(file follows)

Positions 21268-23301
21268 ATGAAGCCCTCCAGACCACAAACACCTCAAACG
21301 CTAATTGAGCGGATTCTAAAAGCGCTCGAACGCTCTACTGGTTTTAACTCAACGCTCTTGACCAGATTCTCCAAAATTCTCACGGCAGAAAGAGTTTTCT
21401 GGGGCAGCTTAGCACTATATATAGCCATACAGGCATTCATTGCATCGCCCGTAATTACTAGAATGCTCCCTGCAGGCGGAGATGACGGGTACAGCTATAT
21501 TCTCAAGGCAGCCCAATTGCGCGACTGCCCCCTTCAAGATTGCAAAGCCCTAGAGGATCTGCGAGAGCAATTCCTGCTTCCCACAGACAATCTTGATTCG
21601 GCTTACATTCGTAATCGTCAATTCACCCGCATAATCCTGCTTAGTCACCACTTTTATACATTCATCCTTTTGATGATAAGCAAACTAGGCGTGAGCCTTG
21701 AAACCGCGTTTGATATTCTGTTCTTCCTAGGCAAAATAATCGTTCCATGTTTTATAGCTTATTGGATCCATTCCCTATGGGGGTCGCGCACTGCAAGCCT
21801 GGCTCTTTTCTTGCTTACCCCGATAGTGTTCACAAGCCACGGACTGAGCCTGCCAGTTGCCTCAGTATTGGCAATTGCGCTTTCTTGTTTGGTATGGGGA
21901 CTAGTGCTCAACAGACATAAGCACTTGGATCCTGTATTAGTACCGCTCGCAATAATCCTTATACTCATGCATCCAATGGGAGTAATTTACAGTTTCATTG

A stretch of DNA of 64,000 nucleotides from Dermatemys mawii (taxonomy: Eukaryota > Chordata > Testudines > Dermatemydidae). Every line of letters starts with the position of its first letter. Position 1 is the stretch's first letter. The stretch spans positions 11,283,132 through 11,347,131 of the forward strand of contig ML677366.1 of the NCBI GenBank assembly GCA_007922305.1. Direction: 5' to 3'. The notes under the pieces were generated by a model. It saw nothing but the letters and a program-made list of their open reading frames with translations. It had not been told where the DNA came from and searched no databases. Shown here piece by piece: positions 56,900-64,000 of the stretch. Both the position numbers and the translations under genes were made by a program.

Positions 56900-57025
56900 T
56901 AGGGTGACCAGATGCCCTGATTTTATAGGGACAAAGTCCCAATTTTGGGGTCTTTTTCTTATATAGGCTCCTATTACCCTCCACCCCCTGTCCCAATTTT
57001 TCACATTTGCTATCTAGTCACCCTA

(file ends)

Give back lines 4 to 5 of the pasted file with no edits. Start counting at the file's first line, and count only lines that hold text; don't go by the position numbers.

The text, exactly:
21401 GGGGCAGCTTAGCACTATATATAGCCATACAGGCATTCATTGCATCGCCCGTAATTACTAGAATGCTCCCTGCAGGCGGAGATGACGGGTACAGCTATAT
21501 TCTCAAGGCAGCCCAATTGCGCGACTGCCCCCTTCAAGATTGCAAAGCCCTAGAGGATCTGCGAGAGCAATTCCTGCTTCCCACAGACAATCTTGATTCG